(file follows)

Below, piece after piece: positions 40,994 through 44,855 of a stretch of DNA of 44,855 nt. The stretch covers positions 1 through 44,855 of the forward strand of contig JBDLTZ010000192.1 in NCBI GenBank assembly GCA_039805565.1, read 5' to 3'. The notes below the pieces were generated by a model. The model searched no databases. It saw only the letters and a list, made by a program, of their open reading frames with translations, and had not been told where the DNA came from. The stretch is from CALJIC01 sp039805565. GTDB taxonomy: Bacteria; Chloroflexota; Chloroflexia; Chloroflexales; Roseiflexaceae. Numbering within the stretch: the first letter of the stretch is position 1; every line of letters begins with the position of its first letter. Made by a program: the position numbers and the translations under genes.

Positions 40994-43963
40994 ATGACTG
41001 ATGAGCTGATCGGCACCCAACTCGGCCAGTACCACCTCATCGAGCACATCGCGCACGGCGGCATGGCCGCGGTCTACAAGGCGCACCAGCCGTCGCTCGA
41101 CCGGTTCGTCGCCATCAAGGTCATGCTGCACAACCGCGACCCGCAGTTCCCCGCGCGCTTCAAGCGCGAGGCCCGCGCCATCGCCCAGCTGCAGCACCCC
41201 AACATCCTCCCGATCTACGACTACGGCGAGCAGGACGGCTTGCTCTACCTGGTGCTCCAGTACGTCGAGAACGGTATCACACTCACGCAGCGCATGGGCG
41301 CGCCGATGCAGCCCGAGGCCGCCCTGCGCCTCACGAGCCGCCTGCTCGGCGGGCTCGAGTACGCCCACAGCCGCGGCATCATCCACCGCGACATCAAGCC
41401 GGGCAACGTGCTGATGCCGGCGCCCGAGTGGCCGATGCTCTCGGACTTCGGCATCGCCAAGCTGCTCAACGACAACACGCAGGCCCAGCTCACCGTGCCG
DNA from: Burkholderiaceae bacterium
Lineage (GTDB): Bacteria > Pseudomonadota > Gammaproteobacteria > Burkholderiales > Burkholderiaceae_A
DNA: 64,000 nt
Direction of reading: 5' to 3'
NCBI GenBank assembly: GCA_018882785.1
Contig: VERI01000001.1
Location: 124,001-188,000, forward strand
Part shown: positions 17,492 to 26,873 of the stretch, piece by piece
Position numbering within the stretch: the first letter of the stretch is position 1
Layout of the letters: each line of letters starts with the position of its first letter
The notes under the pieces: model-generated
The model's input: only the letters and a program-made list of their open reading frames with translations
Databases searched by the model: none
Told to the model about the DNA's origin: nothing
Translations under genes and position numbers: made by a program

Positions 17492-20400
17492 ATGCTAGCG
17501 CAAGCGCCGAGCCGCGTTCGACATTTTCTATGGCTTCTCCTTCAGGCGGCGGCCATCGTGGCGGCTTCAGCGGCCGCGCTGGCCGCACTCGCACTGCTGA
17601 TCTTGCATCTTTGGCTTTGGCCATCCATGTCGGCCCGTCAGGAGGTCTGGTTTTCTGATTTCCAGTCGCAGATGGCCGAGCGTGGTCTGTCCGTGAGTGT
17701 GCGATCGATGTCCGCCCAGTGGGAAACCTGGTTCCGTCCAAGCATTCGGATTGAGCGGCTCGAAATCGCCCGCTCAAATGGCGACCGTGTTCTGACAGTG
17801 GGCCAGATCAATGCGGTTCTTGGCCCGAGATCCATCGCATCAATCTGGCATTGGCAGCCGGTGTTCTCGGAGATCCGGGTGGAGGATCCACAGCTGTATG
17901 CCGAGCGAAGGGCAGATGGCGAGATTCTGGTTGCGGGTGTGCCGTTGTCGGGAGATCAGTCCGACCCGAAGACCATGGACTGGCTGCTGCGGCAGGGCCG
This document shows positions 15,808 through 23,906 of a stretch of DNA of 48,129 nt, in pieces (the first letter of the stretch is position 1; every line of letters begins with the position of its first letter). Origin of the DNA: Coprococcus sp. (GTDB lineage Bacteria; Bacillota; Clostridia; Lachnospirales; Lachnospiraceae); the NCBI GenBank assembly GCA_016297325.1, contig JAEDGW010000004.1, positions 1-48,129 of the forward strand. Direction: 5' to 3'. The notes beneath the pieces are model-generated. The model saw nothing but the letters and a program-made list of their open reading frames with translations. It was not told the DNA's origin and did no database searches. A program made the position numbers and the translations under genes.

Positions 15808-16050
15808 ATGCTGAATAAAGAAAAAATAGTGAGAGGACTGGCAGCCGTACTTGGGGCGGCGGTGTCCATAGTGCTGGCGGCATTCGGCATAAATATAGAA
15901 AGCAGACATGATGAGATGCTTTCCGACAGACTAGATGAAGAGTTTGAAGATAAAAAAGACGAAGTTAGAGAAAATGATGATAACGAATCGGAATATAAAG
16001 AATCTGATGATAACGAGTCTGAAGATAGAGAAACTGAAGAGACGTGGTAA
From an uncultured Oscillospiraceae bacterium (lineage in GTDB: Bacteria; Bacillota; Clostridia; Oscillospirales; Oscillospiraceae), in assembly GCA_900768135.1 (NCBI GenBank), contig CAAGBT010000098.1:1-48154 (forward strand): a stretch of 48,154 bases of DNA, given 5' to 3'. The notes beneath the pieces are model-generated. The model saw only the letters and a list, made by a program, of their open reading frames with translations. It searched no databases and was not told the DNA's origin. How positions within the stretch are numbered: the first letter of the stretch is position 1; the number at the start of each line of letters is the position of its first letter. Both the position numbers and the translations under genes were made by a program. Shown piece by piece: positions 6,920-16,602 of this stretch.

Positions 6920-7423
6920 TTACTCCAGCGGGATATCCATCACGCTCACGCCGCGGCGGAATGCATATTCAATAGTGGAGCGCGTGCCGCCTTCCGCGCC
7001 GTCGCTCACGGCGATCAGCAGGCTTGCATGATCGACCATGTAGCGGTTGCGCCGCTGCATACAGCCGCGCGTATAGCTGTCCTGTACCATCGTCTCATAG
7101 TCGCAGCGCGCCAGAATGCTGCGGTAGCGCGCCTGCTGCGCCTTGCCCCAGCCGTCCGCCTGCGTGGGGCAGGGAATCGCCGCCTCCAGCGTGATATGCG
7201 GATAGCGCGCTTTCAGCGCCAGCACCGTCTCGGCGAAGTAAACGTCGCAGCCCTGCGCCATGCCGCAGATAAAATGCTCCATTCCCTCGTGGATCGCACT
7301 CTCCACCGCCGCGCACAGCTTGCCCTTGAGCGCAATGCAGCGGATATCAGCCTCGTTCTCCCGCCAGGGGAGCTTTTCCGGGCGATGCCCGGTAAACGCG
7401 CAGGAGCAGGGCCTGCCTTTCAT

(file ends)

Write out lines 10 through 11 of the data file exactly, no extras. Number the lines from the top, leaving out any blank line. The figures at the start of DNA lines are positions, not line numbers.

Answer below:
Lineage (GTDB): Bacteria > Pseudomonadota > Gammaproteobacteria > Burkholderiales > Burkholderiaceae_A
DNA: 64,000 nt